Reading with your child is the most important thing you can do to help with their education. Julie Whittingham shares her top tips to encourage us to do more of it
Research and specialists agree that reading with your child is the single most important thing you can do to help with their education. But it’s not always so easy to encourage a child to read with you.
Julie Whittingham shares some helpful ideas to give a hand at home:
- Never forget how important reading is: research shows that reading up to 30 minutes a day with your child creates a difference in reading performance equivalent to just over a year’s worth of schooling!
- Reading is not an exception to the rule that practice makes perfect.
- Be honest about your own reading ability, and whether you need to read more or support to help you do so.
- Decide with your child on your “comfy” reading place and time, set it in stone and defend it fiercely.
- Be enthusiastic; take time to discuss a book and enjoy it. Don’t struggle to the end if the book has prompted an enjoyable discussion.
- Create fun and positive reading memories that they will draw upon when they are parents; associate reading with laughter and love.
- Let children experience books before they can read in words, there is nothing sadder than a child who when given a book does not know what to do.
- Visit a library! Join a library! Use a Library! Enough said.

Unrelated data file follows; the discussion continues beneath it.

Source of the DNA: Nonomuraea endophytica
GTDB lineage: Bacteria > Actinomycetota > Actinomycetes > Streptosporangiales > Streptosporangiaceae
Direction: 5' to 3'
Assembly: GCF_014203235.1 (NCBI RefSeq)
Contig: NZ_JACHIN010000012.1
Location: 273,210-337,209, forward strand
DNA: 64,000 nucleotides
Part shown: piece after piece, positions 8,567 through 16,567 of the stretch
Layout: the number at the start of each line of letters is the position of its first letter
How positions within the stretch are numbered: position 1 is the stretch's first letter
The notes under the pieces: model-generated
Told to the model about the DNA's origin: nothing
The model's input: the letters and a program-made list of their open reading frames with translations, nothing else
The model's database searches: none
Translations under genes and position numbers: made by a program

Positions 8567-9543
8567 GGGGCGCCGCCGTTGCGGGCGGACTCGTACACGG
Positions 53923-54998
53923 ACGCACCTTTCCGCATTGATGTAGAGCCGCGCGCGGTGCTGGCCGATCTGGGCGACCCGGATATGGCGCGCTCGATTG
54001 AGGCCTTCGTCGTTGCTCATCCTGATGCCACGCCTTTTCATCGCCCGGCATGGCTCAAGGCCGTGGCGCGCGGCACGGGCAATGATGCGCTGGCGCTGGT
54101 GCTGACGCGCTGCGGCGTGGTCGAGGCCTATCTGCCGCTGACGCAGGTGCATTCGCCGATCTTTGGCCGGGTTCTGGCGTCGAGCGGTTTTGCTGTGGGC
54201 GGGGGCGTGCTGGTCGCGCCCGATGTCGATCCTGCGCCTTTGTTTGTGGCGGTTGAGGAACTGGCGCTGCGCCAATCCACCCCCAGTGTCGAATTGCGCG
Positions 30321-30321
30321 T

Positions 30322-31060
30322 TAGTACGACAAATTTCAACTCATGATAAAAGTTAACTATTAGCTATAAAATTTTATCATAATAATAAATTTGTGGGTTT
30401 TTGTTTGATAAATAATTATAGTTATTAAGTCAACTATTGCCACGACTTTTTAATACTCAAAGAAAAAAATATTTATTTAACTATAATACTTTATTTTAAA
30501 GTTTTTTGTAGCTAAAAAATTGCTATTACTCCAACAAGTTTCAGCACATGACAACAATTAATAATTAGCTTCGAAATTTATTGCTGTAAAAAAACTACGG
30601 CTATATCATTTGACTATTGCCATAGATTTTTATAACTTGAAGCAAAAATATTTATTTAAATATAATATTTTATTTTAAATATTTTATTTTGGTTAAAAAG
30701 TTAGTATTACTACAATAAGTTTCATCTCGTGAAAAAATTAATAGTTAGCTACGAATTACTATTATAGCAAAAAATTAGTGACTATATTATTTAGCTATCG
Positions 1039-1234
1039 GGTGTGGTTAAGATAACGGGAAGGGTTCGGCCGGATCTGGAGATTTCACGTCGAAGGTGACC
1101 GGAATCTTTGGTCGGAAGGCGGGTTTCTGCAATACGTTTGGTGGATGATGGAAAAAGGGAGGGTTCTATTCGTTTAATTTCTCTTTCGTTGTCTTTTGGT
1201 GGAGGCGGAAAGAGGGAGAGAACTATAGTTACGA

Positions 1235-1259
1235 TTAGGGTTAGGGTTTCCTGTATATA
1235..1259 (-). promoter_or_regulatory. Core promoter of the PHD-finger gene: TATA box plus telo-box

- Ask your child what they would like to read about and what interests them. Talk about your favourite books and what you like to read.
- Ensure books, papers and reading material fill your home, and that you read too.
- Don’t worry initially about what they read or about moving them on from picture books. Don’t dent their confidence!
- Read a series of books; you can look forward to the next one, or enjoy the films or TV programme together.
- Read non-fiction for a purpose: a news story, a school topic or a place you plan to visit.
- Support younger children with their phonics and vocabulary by talking and talking some more! Teach them nursery rhymes, word games and songs.
- Talk to your child’s teacher about how you can support them at home.
- When all your hard work has paid off and your child is an independent reader don’t stop sharing what you read and reading together.
Julie is a published writer and a teacher. She writes on education, history, travel and wildlife. Follow her on; Twitter @jwtimetraveller and Instagram: thetimetraveltourist.